Statistically, your email has 7 seconds to make an impact on someone. And one of the easiest ways to do that is with a clear and simple design. Something your readers will get value from within a few moments or at least be engaged enough to read for longer.
Our designers are big fans of telling us that simple designs are more effective. We’re sure you’ve heard it too. So we’ve taken all their advice, as well as what we’ve seen from our clients’ most effective email marketing campaigns, and listed some helpful design template pointers to ensure a successful email design.
We want you to use it for your emails and see if you can produce similarly spectacular results!
Please note: We promote sending Outlook style, text-only emails not just because they are quick to produce and render well across all kinds of devices.
We believe they also come across more personal and have seen better engagement and click-through rates because of it. In fact, we saw a 15% click through rate ourselves!
So here are 11 ways to focus on the best design template for your emails.
1. Take advantage of the preview pane
Your subject line and the first line of text will determine if they will open your email so make it count. Avoid images and make it a one-liner that supports the subject line effectively.
The content in this section should aim to draw the user in. It should be seen as an extension of the subject line.
2. Break up your content
Yes, we’ve said use a plain text template, but remember we do read left to right. Left-align your headings and links for maximum impact.
It’s also worth breaking up your text into small paragraphs of 2-3 lines max. A wall of text often puts a reader off who will be less inclined to read. Notice if we had created this blog post as a single wall of text how off-putting it may have come across.
Another consideration is that many of your readers will be viewing the email on mobile. Having broken up paragraphs helps the readability on a smaller device.
3. Use Clear & Concise CTA’s
Use no more than 3 call-to-actions (CTA’s) and make your main one in the first two lines of text, so at least one CTA keeps their attention.
The CTA should be clearly displayed and coloured favourable to encourage a click. Users tend to see buttons in green.
Breaking up your emails into three different sections and tracking which buttons receive the most clicks will help you further optimise and improve future email deliveries.
4. Focus on your content
66% of emails are viewed without images. Instead, focus on the message to the customer, not the visuals for them. Context that is relevant and personal to their needs will perform better.
The key here is to communicate good quality, valuable information in a timely manner that offers some form of solution to a problem that the receiver may have.
As we’ve mentioned before, Outlook-style emails have worked well in generating leads previously. There are no unnecessary aspects involved, it’s simply the most important message as the focus of the email.
They’re quick to produce, render well and convey a more personal feel, all of which can help get better open rates. This style of email is entirely text-based, meaning that copy is the real star of the show. Make it focused on your aim, and relevant to your audience.
6. Inverted Pyramid
The inverted pyramid model is essentially a framework to help structure your email.
Imagine an upside-down triangle and use this as the guidelines for your elements. It means that your elements, perhaps a picture, heading, buttons, etc. will all guide the reader down to the call-to-action.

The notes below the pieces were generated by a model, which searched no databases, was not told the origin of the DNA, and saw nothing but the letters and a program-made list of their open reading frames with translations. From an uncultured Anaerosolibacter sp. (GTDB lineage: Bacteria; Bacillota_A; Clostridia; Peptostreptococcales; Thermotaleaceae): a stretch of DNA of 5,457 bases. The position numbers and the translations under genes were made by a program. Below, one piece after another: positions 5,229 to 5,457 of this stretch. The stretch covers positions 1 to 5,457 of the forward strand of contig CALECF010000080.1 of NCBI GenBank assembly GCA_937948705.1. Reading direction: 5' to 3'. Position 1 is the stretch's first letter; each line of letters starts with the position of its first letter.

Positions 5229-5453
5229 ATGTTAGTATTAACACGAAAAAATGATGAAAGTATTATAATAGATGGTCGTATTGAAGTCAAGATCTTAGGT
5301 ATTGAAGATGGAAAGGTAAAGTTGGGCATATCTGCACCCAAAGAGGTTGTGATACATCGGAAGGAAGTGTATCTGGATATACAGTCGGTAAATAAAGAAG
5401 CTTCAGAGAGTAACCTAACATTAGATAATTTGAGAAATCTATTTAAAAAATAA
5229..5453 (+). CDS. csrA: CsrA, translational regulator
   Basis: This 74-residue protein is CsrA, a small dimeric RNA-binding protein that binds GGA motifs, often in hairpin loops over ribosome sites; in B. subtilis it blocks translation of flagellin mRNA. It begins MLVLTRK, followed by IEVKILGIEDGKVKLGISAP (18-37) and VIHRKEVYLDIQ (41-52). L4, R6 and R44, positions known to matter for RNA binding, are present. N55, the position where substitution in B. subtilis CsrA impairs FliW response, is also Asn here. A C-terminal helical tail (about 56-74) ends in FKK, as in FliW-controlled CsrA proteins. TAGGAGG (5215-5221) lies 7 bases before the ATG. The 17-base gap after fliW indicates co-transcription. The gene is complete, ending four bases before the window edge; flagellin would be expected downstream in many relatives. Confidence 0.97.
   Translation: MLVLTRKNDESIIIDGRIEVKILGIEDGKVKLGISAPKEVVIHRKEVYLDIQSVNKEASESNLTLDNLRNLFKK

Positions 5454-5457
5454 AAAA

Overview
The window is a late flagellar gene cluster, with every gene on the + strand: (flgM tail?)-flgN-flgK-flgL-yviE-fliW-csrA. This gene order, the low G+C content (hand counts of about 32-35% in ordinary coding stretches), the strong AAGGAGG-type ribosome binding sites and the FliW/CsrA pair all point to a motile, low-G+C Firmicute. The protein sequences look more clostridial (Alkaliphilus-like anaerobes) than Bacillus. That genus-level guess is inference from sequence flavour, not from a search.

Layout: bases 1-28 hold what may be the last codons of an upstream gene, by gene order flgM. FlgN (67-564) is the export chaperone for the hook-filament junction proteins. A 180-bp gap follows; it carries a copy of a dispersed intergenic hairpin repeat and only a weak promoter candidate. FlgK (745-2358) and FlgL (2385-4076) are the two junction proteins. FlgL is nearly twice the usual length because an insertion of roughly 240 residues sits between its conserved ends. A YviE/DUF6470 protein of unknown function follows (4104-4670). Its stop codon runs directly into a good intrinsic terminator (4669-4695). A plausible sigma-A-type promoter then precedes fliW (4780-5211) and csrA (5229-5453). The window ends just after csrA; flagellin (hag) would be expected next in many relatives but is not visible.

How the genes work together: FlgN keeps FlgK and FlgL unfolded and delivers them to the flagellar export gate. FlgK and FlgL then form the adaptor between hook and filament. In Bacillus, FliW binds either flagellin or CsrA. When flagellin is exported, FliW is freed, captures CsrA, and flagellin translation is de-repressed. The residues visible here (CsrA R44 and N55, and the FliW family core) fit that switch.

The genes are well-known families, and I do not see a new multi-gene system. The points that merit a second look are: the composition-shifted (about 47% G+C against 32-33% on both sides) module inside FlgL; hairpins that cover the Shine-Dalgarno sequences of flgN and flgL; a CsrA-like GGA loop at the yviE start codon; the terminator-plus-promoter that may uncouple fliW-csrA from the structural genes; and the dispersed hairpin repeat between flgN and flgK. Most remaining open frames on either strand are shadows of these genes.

This method helps focus your readers and prompt them to click-through to the more important information hosted on your website. It helps to provide context around each call-to-action.
7. Single Column
As the title suggests, a single column design is another popular option. With every element organised in a column, this design works great for both desktop and mobile viewing.
As a ‘mobile-first’ design, it is typically compatible across devices. This format helps inform the reader of what the most important information is, and what to read next.
It also helps along with engagement as the reader isn’t having to scroll left to right to jump between different columns.
Ensure that your emails are responsive allowing it to scale down to mobile. If not, the reader may be left with a single column, but having to zoom in and swipe left to right to get all the content.
8. Multiple Column
Using multiple columns in an email design allows you to include more information in a smaller space. This allows more relevant information to be conveyed in a visually interesting way.
There is the potential to look cluttered, however. With multiple columns, you should also consider how the email will render on different devices, and adjust your layout accordingly. See our guide on Responsive Email Design to see how to adjust yours.
9. The F in Email
This design is based on the fact that people naturally read left to right, and skim down the left-hand side of an email. To see the eye-tracking study which proves this, and more information on the topic, see our guide here.
This indicates that all your most important information should be left-aligned. Include your CTAs to the left and have your most important feature at the top of your email.
Things like images and text can be distributed across your email according to the location of key elements.
10. Email Width
Before sending, you should always test that your email renders well in different email clients. Gmail, for example, will not display background colour when the width is wider than 640px. We recommend an email width of 600px for the best of both worlds.
11. Email Font
Not every font is supported by email clients, and so it is best to use a web font wherever possible. However, certain email clients won’t render all web fonts correctly, so check your email across multiple providers before sending.
12. The Footer
Rounding off your email with a good footer can give all the information not included in your email (as well as making your email legal). Include social links and contact information, as well as the option to unsubscribe and your registrations details (it’s required by law).
How your email looks can be a big part in prompting readers to click. There’s no one-size-fits-all for email and so the best way to discover what works for your readers is to test your emails regularly.
This will help to identify the top performing designs. It may be that particular pots of data even respond differently to each as we recently found from our A/B design testing.
13. Keep it legal!
This isn’t the most exciting point we’ll make, but it’s certainly an important one.